While I have read and studied the Bible extensively, I am not a Bible scholar. I have not studied ancient Hebrew, Aramaic, or Greek. I maintain, however, that this is a minor issue. The fact is, numerous true scholars have collaborated on the various Bible versions we have today, and in most cases, their translation efforts (with other supporting information, analyses, etc.) should be sufficient to understand the written words. In fact, there is a strong case to be made that IF Christianity is the true religion, surely the kind and just God would not require every one of the world’s billions of people to be scholars of those ancient languages, in order to understand his written Word. Christian theology tells us that:
- God inspired the original authors to faithfully inscribe his Word
- God, through prayer and the Holy Spirit, brings us enlightenment, so that we may understand his Word.
We have every reason to assume that the Bible translators made sincere efforts to properly understand the source texts, and that they prayed for enlightenment. Of course, not all translators had access to the same source materials. The Dead Sea Scrolls, for example, were not found until long after the King James Bible was first created. So what’s left to most folks (believers and nonbelievers) is to choose a respected translation for most of their readings, referring to other versions from time-to-time, to get different perspectives. For this reason, I normally use the New Revised Standard Version (NRSV). Based on my limited research, the NRSV is commonly used by a majority of American Biblical Scholars.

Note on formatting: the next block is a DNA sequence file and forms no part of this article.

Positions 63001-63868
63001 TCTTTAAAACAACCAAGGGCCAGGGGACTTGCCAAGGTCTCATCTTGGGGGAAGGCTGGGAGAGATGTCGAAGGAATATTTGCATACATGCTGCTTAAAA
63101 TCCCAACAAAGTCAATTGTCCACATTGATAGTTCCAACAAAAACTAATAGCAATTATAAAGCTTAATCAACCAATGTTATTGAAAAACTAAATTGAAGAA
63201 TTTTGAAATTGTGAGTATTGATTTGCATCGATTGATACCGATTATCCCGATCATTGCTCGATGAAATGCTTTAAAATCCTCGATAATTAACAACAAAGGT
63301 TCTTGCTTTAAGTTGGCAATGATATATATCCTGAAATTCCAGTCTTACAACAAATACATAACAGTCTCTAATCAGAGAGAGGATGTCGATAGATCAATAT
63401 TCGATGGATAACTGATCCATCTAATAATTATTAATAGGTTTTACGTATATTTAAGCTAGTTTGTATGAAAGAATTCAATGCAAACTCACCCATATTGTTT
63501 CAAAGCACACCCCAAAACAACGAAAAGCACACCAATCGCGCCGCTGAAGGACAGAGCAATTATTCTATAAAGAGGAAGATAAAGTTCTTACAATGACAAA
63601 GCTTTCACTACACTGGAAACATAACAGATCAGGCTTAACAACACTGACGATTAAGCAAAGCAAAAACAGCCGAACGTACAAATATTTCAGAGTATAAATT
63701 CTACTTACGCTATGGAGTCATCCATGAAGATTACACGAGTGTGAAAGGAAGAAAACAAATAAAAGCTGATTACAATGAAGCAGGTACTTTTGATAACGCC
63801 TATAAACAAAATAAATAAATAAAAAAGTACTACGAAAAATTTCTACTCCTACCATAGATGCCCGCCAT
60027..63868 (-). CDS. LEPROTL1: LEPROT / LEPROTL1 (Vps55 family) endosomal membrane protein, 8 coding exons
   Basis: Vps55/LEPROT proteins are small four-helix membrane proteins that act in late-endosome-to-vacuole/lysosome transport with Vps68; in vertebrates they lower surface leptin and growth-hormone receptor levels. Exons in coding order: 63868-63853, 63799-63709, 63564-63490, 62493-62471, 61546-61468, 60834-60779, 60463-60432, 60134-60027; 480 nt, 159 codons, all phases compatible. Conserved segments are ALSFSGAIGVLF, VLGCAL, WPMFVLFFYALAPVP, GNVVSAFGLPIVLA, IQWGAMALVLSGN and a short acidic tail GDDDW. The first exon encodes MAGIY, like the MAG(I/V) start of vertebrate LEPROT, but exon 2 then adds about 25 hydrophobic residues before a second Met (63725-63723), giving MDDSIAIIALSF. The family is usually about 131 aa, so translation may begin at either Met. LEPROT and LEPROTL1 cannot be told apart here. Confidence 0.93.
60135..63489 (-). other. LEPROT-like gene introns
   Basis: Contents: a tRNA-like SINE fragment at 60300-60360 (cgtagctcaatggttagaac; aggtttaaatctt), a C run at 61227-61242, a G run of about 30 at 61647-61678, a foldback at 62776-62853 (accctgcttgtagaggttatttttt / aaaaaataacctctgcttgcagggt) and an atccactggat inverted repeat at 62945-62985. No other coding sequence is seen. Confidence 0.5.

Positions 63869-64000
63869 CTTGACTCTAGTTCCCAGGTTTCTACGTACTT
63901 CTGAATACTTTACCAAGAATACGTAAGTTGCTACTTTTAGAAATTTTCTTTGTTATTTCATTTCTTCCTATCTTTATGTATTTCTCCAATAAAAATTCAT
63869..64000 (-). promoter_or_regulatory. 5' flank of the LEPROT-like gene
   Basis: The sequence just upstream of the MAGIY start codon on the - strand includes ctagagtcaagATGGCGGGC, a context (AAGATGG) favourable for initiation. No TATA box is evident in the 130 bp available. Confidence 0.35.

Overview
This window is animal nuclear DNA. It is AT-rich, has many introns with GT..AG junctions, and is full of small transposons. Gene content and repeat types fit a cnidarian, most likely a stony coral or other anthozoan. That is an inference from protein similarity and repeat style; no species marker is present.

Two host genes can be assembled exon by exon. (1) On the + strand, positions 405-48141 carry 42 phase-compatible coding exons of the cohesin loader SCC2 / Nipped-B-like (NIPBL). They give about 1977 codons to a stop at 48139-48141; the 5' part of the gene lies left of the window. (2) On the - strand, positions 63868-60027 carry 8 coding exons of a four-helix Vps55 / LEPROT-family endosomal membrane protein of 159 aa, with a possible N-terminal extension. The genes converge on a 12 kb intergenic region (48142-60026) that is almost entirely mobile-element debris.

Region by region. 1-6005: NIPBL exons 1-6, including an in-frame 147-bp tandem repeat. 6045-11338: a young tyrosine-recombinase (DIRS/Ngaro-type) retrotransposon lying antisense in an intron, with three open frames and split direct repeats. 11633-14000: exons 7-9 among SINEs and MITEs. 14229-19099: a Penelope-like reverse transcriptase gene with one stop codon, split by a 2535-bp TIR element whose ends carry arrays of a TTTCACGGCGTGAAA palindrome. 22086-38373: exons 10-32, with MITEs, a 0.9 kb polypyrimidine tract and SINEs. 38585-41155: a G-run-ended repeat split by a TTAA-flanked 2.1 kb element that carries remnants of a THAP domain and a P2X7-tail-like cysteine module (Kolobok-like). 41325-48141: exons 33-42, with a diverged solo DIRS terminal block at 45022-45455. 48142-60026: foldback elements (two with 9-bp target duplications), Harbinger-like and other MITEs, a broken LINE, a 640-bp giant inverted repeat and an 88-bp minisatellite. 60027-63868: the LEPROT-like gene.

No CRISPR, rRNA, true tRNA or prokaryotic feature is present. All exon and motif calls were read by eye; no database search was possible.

Christians tend to be very passionate about which versions they like or don’t like, and in the interest of full disclosure, I’ll note that Evangelical Christians, in particular, often criticize the NRSV for having a liberal slant. But I take that complaint as being worth a grain of salt, since in my debates with Evangelicals, they consistently seem to view Jesus’ own words as being too liberal. They won’t come out and say that, but they will argue that Jesus’ teachings don’t apply to just about every situation we debate, as they take a consistently conservative stance.